The Body Shop – Back to the Future
If doing good is not enough, where do you go? The Body Shop revisits original values to create a brand to fit the future – doing more than ever before to become truly sustainable.
As part of the Sustainable Brands Conference in Copenhagen in September, CSR LINK sat down with Christopher Davis – the man in charge of change.
When you’re already an iconic brand with a legacy to others only dream of, isn’t that pretty damn decent? No, says Christopher Davis, International Director of Corporate Responsibility and Campaigns at The Body Shop International, who calls traditional CSR out, for failing to do more than just “less bad”.
“Naturally The Body Shop in itself cannot rescue the entire world. But we should all recognize that if doing good isn’t actually providing actual sustainability, then all we’re doing in CSR is misleading.” says Christopher Davis, and adds “When we claim to work for sustainability we have an obligation to be realistic, be based in science and to ask ourselves; ‘are we actually helping, or are we still part of the problem?’”
These days The Body Shop stretches it’s more than 3.000 stores across more than 60 countries – with some 1.200 products to keep track of. So regardless of this being a massive challenge, this realisation has led to an entirely new vision in the decision to become a Future Fit company, and with it the introduction of a range of completely new metrics for performance, that gives a far better path to asses the actual progress towards true sustainability – and not just a “less worse” 5 or 7% improvement every year.
“The Body Shop was built on Purpose. It’s of course at the centre of our DNA. But technological advances are actually giving us much better tools to work in a strategic and systematic approach towards sustainability. So instead of succeeding by trial and error as in a Columbus-ish way, this time we’re going to venture ahead with GPS, metrics galore, and a very, very good idea about where we just need to end up,” he adds.
The restructuring of CSR-efforts in The Body Shop rests on three pillars: the behind the scenes initiatives (e.g. transport, use of ressources, energy etc), a product innovation and reformulation initiative, and a customer engagement programme. All three though on a completely different level of ambition than what one may expect, Christopher Davis underlines; “We’ve looked and learned a lot from the Future Fit-model, that essentially provides an entirely new metric-system, that’s scientifically based, to make sure that when we say sustainable, we are talking about the green kind, and not just 50 shades of grey.”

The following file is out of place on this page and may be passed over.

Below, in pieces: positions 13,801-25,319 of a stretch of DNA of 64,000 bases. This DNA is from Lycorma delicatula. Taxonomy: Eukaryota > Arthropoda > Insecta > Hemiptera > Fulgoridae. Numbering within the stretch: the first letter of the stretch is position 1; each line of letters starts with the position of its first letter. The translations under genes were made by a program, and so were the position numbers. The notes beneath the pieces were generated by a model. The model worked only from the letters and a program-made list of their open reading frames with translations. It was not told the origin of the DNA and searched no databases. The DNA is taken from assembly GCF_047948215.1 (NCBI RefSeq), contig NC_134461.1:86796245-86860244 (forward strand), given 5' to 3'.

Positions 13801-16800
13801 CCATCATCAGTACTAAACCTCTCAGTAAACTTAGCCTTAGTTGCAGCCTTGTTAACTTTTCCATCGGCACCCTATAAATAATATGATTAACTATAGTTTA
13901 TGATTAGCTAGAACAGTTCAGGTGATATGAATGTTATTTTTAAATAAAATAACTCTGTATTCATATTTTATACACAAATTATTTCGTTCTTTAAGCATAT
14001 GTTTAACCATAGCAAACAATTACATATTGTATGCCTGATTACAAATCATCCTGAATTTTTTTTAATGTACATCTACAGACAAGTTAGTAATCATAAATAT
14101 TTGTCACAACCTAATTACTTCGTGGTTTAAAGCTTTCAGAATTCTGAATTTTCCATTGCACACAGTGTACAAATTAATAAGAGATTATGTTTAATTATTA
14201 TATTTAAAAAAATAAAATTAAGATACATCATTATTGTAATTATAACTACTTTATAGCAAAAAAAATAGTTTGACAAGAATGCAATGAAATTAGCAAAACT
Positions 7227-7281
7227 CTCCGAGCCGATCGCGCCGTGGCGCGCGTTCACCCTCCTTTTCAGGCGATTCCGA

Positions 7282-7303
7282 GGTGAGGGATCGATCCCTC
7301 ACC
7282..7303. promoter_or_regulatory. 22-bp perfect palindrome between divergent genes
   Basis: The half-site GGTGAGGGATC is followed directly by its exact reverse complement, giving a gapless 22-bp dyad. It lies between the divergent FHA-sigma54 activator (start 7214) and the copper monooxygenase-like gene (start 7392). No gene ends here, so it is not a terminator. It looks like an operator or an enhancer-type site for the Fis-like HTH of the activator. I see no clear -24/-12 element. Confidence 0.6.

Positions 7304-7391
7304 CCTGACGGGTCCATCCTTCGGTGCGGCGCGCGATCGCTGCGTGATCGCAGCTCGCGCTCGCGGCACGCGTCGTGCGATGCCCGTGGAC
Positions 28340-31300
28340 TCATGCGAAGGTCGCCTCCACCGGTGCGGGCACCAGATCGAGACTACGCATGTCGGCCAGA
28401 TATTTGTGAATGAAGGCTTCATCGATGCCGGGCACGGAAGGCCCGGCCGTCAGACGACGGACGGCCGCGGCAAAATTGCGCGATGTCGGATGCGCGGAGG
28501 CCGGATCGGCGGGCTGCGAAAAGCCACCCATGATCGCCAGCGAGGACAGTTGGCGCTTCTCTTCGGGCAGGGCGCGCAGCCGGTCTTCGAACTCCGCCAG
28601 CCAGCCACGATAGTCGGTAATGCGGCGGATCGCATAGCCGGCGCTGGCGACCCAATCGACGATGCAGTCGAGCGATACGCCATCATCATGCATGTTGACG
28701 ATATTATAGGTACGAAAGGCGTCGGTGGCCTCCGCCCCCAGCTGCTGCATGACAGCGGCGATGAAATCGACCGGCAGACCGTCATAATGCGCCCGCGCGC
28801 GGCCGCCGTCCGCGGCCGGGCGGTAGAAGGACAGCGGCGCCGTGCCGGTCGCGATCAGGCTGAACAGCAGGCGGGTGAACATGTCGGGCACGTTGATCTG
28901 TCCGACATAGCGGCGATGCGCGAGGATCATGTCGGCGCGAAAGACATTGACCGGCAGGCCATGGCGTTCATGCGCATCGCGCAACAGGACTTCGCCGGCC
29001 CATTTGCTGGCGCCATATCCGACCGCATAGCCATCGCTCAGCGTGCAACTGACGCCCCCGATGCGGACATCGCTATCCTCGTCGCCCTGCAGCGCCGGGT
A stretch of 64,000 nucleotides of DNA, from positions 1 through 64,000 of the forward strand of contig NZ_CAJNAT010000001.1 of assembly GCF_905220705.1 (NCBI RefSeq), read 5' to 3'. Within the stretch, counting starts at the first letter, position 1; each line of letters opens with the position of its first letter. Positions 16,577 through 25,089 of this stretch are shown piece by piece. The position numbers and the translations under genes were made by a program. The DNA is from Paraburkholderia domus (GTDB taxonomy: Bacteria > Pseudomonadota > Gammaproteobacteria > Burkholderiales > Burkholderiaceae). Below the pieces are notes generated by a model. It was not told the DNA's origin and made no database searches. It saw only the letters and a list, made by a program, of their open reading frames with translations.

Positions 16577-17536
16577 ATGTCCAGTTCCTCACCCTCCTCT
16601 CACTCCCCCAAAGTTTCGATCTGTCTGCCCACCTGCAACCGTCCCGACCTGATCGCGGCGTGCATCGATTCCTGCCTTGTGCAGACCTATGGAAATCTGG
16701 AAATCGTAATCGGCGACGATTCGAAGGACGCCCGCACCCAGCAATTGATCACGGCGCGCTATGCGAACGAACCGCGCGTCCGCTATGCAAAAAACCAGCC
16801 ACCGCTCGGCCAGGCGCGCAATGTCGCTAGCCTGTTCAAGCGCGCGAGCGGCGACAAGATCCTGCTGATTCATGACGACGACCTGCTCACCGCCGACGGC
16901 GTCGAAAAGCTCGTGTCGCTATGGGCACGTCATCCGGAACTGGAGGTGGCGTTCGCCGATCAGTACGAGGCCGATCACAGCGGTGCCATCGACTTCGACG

A key point for Christopher Davis is also the natural evolution of using all the original values of The Body Shop since it’s foundation, and to basically use these, as they were always meant to be used – literally change the world as we know it, because it’s the right thing to do – and so even in the face of “it cannot be done” we’ll have to find ways to do it anyway, as he says.
So with the need for solid evolution and change, new partnerships with great thinkers and models like Future Fit, but likewise partners in academia are essential. “Though we are as ever a commercial enterprise, we need the strong force of scientists to help us create new solutions and to use our new metrics for change,” says Christopher Davis with a touch of glee “Partnerships for knowledge is vital – but for me it is also just a tad cool to get to explore so many new fields of science.”
The new metrics are not something to introduce overnight, however. In fact Christopher Davis expects this to take a few years for the system to be in place and to provide reliable data. So in the meantime the efforts are centered on the Enrich Not Exploit-programme with 14 quite clear, ambitious goals before 2020, eg. a doubling of Community Trade programmes, the investments of 250,000 voluntary hours to enrich the biodiversity of local communities, and the reduction of power use by at least 10% – and only use renewable or carbon balance sources to do it.
Driving Christopher Davis on is very much the logic of the legacy that The Body Shop still carries with it – “We may not be the innovative teenager anymore – but with experience comes the knowhow to not only do things, but to do them with even more vigour, strategy and full force. And so to make sure that we do our part in also making the globe Future Fit.”
To learn more about The Body Shop Internationals current Enrich Not Exploit commitment visit; https://www.thebodyshop.com/en-gb/commitment/manifesto
To learn more about the Future Fit-model visit; http://futurefitbusiness.org/